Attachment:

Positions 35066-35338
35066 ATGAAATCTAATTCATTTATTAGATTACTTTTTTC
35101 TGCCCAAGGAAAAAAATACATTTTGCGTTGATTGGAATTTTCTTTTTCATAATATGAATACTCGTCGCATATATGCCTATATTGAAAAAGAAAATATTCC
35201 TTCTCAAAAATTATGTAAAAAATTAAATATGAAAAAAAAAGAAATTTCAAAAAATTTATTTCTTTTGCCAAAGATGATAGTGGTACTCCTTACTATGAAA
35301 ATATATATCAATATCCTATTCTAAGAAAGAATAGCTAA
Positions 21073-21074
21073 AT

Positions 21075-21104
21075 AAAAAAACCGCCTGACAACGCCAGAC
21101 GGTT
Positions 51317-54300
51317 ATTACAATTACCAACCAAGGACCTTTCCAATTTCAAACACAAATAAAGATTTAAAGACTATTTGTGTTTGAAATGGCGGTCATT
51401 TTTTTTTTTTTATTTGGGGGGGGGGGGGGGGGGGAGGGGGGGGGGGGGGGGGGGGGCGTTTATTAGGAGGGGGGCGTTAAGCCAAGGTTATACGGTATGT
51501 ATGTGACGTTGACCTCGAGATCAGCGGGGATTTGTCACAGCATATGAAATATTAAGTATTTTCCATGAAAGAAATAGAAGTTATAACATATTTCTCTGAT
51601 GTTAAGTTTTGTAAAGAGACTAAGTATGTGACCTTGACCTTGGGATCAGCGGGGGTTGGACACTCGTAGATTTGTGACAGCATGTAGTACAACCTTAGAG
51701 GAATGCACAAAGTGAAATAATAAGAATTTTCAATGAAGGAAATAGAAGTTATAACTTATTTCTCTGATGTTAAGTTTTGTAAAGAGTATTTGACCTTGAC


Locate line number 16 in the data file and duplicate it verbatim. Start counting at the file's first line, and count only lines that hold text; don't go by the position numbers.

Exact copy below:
51701 GAATGCACAAAGTGAAATAATAAGAATTTTCAATGAAGGAAATAGAAGTTATAACTTATTTCTCTGATGTTAAGTTTTGTAAAGAGTATTTGACCTTGAC